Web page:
Bi-weekly Newsletter

27 November 2023

Bi-weekly Newsletter

27 November 2023

Signal: Norway opens world’s first wind-powered offshore oil platform

The new wind-powered rig is powered by the world’s biggest floating offshore wind farm, Hywind Tampern farm.

Eve Thomas November 22 2023

The world’s first wind-powered offshore oil platform was officially opened on Tuesday off the west coast of Norway.

Opened by Crown Prince Haakon, as Bloomberg reports, the new oil rig is powered by the world’s biggest floating offshore wind farm, Hywind Tampern farm. Operated by fossil fuel giant Equinor, Hywind Tampern entered full use in October 2023 and has 88MW of capacity.

The farm represents a significant step towards cleaner oil production as Norway looks to safeguard its successful industry. By using electricity generated by the 11 giant wind turbines Equinor hopes to cut the emissions associated with the new rig. The wind farm itself represents a significant investment by the company, having cost over $660m and taken five years to complete.

Norway has continued to support oil and gas exploration, looking to protect an industry that has created huge national wealth. The country has the biggest hydrocarbon reserves in Europe and is the fifth-largest exporter of crude oil globally.

However, the plan to power oil rigs sustainably has come under fire domestically as the emissions involved in oil production still threaten the country’s climate targets, while the oil produced will still have a major carbon output.

Norway has committed to achieving a 55% reduction in emissions by 2030 compared to 1990 levels, but the oil and gas sector is proving problematic for this ambition. It contributed to over a quarter of Norway’s total emissions in 2020, with the majority coming from combustion abroad.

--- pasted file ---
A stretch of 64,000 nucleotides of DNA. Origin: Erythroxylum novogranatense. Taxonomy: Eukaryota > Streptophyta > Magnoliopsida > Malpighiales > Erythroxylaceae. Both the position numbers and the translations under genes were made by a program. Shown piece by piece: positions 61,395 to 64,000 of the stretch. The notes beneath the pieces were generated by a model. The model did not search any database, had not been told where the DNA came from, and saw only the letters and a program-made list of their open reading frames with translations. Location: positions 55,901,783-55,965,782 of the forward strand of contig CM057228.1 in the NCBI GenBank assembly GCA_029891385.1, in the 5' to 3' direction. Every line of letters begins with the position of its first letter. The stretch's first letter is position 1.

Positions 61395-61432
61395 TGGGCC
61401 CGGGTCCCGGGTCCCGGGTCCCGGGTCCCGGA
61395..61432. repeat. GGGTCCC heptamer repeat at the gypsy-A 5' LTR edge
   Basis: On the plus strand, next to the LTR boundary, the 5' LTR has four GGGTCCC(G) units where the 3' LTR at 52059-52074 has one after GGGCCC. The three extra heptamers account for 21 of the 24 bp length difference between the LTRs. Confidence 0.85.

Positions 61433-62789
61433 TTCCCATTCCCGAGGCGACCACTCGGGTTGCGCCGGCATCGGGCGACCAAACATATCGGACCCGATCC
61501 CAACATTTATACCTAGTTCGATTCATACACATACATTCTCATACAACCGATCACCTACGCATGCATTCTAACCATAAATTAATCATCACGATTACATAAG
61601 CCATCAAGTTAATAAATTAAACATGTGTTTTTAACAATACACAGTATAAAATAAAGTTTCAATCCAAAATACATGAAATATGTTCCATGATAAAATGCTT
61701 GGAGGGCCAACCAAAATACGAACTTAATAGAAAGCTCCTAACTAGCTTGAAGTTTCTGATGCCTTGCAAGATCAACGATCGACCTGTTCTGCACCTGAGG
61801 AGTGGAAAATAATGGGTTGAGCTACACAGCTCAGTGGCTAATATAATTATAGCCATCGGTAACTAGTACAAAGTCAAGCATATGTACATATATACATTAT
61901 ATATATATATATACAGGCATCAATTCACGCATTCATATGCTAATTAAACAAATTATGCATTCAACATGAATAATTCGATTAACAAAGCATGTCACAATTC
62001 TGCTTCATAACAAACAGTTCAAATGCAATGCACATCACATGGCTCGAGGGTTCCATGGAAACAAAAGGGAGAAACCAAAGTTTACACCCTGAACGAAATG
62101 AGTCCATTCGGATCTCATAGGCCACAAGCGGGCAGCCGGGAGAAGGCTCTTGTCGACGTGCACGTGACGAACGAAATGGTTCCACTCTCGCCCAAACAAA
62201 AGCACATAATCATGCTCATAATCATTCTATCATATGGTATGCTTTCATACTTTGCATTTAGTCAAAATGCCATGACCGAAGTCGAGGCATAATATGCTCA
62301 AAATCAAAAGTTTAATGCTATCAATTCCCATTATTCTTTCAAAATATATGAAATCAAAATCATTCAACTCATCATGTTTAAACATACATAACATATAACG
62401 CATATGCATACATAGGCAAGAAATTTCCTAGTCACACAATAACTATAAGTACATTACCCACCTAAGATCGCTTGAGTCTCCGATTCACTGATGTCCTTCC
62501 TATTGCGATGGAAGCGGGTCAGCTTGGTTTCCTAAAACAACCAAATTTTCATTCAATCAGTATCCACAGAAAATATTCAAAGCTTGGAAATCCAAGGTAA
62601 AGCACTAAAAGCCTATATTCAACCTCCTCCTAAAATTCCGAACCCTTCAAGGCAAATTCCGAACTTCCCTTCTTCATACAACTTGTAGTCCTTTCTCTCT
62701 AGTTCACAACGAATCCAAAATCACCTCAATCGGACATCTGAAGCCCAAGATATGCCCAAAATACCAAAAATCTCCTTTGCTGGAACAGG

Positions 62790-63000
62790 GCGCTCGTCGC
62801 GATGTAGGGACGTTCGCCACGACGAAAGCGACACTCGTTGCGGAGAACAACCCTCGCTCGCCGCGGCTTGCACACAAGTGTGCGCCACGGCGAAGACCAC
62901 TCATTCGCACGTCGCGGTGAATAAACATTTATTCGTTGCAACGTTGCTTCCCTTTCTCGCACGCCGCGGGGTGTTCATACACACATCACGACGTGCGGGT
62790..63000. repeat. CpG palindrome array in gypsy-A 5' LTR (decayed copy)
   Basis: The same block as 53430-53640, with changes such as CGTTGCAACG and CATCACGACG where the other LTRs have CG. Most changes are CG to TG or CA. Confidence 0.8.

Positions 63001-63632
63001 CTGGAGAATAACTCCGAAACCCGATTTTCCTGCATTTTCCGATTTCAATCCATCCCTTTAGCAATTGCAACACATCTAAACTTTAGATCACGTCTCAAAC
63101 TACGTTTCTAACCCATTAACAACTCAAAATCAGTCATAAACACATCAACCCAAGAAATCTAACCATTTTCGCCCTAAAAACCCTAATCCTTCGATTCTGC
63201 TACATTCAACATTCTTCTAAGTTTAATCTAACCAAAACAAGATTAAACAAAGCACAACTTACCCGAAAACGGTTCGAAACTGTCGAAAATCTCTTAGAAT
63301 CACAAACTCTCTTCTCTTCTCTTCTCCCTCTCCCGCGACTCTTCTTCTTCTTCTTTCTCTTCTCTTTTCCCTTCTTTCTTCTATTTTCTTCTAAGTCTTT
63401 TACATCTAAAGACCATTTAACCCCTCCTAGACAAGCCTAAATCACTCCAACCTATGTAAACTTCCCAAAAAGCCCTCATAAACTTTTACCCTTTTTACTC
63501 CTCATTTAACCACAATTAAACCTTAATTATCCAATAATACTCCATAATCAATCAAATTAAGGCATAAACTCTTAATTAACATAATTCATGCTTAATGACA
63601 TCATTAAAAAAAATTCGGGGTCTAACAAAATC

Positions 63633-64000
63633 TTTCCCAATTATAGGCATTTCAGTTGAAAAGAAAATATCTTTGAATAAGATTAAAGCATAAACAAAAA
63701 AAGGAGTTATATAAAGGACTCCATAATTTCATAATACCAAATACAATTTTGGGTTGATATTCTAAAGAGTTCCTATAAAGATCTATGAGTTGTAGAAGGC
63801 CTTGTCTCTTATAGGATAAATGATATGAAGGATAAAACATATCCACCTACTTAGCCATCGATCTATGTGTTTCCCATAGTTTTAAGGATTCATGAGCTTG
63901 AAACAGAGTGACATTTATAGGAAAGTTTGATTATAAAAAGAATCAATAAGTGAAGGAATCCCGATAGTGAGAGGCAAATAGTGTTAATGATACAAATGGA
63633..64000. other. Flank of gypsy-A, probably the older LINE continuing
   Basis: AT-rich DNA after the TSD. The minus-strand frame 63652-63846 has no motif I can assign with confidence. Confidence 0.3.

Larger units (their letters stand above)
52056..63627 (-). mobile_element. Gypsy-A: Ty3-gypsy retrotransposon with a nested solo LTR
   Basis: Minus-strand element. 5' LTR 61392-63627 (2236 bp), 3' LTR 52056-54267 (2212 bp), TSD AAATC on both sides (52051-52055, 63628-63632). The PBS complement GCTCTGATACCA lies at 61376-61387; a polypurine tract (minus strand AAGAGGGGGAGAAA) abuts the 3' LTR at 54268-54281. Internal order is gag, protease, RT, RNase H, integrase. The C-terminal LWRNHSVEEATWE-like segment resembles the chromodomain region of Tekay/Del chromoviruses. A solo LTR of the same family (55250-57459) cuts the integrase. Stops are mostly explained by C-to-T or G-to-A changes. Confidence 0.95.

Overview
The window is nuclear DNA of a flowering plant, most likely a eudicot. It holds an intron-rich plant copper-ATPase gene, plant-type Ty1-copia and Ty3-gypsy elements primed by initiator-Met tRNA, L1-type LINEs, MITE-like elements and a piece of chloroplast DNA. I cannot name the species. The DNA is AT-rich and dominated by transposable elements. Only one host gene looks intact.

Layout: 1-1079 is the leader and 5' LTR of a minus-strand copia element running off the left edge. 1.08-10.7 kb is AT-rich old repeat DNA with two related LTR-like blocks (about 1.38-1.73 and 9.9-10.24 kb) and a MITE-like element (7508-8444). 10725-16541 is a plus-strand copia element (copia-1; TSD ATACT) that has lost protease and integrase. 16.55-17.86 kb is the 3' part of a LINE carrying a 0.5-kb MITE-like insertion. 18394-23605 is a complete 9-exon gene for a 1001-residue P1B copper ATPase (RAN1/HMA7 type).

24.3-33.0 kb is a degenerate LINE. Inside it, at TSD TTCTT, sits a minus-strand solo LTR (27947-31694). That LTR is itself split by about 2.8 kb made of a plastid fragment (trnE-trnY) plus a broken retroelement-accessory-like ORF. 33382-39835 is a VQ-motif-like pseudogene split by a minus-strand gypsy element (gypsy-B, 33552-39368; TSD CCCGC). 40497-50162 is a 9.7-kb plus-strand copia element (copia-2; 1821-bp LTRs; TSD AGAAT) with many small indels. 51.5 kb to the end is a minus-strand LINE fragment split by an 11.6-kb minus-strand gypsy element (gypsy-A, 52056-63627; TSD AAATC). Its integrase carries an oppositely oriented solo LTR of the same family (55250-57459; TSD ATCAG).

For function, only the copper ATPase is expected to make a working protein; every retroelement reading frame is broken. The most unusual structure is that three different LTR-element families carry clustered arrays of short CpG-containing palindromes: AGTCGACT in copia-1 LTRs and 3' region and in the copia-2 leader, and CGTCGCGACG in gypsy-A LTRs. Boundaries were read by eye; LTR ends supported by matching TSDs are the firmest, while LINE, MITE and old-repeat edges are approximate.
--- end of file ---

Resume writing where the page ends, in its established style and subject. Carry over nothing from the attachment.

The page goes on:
Across Norway, the oil and gas sectors have seen progressively more discussion around renewable energy options, with wind offering the most promise. Analytics from GlobalData, Energy Monitor’s parent company, show that there has been a continued rise in mentions of key clean energy themes in company filings within the sector since 2019.

Our signals coverage is powered by GlobalData’s Thematic Engine, which tags millions of data items across six alternative datasets — patents, jobs, deals, company filings, social media mentions and news — to themes, sectors and companies. These signals enhance our predictive capabilities, helping us to identify the most disruptive threats across each of the sectors we cover and the companies best placed to succeed. 

O&G players, with a focus on net-zero emissions, should look at low-carbon hydrogen as a suitable alternative

Low-carbon hydrogen presents an attractive avenue for oil companies focussing on net-zero emissions. Green and blue hydrogen are the main types of low-carbon hydrogen alternatives, with the former still in the early stages of development with most of the upcoming projects around the world at the feasibility stage, and the latter could be an intermediate step for oil and gas companies before moving to green hydrogen. Of the nearly 1,500 hydrogen plants currently being built, about 90% are based on green hydrogen while 8% are based on blue hydrogen.

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